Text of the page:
framing.  Such equipment is likely to be highly integrated, and the
   elimination of bit-synchronous hardware can reduce the part count,
   resulting in lower cost interfaces and simpler configuration.
   Octet-synchronous HDLC MUST be used with NRZ bit encoding.

   For D-channels, by default no data service is expected.  By prior
   configuration, "PPP in X.25" or "PPP in Frame Relay" framing MAY be

   Despite the fact that HDLC, LAPB, LAPD, and LAPF are nominally
   distinguishable, multiple methods of framing SHOULD NOT be used
   concurrently on the same ISDN channel.  There is no requirement that
   PPP recognize alternative framing techniques, or switch between
   framing techniques without specific configuration.

4.  Out-of-Band signaling

   Experience has shown that the LLC Information Element is not reliably
   transmitted end to end.  The deployment of compatible switches is too
   limited, and the subscription policies of the providers are too
   diverse.  Therefore, transmission of the LLC-IE SHOULD NOT be relied
   upon for framing or encoding determination.

   No LLC-IE values which pertain to PPP have been assigned.  Any other
   values which are received are not valid for PPP links, and can be
   ignored for PPP service.

   As an alternative administrative measure, multiple directory numbers
   can point to the same physical access facility, by binding particular
   services to each directory number.  The called party identifier has
   proven to be reliably provided by the local switch.

   When a called party identifier is used, or when a future LLC-IE value
   is assigned to PPP and the PPP value is received, if the LCP has not
   had the administrative Open event, the call MUST be rejected.
   Receivers MUST NOT accept an incoming call, only to close the circuit
   or ignore packets from the circuit.

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RFC 1618                     PPP over ISDN                      May 1994

5.  Configuration Details

   The LCP recommended sync configuration options apply to ISDN links.

   The standard LCP sync configuration defaults apply to ISDN links.

   The typical network feeding the link is likely to have a MRU of
   either 1500, or 2048 or greater.  To avoid fragmentation, the
   Maximum-Transmission-Unit (MTU) at the network layer SHOULD NOT
   exceed 1500, unless a peer MRU of 2048 or greater is specifically

   Instead of a constant value for the Restart timer, the exponential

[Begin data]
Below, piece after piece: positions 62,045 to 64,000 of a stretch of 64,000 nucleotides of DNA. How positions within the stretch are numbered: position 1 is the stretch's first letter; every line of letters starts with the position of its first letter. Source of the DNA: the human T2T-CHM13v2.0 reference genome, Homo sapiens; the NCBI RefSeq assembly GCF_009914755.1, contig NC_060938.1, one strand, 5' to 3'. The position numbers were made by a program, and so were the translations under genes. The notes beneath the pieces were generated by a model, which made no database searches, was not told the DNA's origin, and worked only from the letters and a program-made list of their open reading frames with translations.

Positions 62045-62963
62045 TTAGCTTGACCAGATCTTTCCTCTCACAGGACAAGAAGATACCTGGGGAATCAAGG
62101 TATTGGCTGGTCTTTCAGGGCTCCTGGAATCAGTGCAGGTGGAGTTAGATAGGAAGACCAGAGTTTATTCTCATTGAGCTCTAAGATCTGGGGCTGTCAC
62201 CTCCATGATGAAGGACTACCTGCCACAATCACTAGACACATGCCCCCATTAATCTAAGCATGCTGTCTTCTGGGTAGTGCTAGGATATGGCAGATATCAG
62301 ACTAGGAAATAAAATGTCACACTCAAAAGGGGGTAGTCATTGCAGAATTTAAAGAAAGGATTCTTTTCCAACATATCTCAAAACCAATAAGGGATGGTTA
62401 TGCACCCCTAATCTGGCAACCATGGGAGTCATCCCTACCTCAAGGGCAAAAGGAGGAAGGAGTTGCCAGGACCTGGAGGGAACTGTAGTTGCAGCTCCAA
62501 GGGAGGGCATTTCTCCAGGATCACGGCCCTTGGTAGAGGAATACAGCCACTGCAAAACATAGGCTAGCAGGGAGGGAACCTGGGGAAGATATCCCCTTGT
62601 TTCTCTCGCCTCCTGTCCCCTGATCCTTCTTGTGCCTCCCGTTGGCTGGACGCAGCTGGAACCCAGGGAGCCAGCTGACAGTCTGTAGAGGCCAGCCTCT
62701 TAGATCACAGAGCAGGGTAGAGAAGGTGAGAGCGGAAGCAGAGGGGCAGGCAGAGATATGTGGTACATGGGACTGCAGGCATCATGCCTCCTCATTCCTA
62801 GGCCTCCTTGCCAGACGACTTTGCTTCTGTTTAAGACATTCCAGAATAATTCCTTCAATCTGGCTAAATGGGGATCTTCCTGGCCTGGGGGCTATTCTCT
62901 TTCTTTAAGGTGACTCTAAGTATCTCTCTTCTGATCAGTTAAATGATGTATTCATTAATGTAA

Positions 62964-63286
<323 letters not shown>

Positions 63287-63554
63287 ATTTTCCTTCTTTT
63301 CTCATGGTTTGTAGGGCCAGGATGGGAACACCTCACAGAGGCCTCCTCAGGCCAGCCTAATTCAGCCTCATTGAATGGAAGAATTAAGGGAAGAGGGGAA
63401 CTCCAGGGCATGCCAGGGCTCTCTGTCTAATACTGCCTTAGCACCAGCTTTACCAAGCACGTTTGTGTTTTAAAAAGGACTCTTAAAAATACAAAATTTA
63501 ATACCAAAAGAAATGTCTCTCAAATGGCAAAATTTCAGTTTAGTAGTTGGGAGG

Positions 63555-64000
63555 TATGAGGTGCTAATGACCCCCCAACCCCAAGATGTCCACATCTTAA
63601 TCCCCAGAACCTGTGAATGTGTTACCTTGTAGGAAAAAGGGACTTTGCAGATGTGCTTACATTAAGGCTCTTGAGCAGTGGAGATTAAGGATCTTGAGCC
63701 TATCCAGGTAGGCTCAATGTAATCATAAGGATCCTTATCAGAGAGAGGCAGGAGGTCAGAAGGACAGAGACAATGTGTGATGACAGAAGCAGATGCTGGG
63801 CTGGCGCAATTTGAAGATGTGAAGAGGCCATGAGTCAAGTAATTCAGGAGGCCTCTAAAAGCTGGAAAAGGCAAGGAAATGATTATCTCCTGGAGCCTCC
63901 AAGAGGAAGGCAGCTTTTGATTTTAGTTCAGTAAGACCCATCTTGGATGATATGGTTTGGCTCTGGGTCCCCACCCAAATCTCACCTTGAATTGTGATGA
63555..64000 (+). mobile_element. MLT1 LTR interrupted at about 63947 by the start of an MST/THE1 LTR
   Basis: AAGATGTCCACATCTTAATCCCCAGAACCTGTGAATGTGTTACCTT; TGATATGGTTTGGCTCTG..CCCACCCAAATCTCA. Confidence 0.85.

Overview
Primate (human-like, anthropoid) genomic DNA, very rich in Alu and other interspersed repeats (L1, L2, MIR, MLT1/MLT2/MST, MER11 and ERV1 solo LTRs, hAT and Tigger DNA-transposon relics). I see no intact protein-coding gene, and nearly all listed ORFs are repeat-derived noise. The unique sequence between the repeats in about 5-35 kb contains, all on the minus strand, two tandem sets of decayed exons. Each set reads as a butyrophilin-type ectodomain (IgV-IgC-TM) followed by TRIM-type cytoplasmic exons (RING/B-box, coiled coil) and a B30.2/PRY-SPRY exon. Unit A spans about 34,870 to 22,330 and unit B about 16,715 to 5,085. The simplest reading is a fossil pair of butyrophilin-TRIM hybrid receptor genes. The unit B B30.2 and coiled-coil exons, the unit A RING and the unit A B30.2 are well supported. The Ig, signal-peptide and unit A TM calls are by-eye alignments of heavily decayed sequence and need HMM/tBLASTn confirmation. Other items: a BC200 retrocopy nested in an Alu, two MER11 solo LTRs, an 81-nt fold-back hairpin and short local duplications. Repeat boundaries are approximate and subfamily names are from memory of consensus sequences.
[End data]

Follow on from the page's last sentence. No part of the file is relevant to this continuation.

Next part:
backoff method is recommended.  The Restart Timer SHOULD be 250
   milliseconds for the initial value, and 3 seconds for the final

   Implementations that include persistent dialing features, such as
   "demand dialing" or "redialing", SHOULD use mechanisms to limit their
   persistence.  Examples of such mechanisms include exponential
   backoff, and discarding packet queues after failure to complete link
   establishment.  In some implementations, discarding the transmit
   queue can temporarily remove the stimulus to retry the connection.

Security Considerations

   Security issues are not discussed in this memo.


   [1]   Simpson, W., Editor, "The Point-to-Point Protocol (PPP)", RFC
         1548, Daydreamer, December 1993.

   [2]   Simpson, W., Editor, "PPP in HDLC Framing", RFC 1549,
         Daydreamer, December 1993.

   [3]   Stallings, W, "ISDN and Broadband ISDN - 2nd ed", Macmillan,

   [4]   CCITT Recommendations I.465 and V.120, "Data Terminal Equipment
         Communications over the Telephone Network with Provision for
         Statistical Multiplexing", CCITT Blue Book, Volume VIII,
         Fascicle VIII.1, 1988.

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RFC 1618                     PPP over ISDN                      May 1994


   This design was inspired by previous drafts of C. Frost, B. Gorsline,
   D. Leifer, K. Muramaki, S. Sheldon, K. Sklower, and T. Sugawara.

   Thanks to Oliver Korfmacher (NetCS) for European considerations, Dory
   Leifer (University of Michigan) for technical details and called
   party signalling, and Vernon Schryver (Silicon Graphics) regarding
   handling of link misconfiguration and timeouts.

   Special thanks to Morning Star Technologies for providing computing
   resources and network access support for writing this specification.

Chair's Address

   The working group can be contacted via the current chair:

      Fred Baker
      Advanced Computer Communications
      315 Bollay Drive
      Santa Barbara, California  93117


Author's Address

   Questions about this memo can also be directed to:

      William Allen Simpson
      Computer Systems Consulting Services
      1384 Fontaine
      Madison Heights, Michigan  48071


Simpson                                                         [Page 6]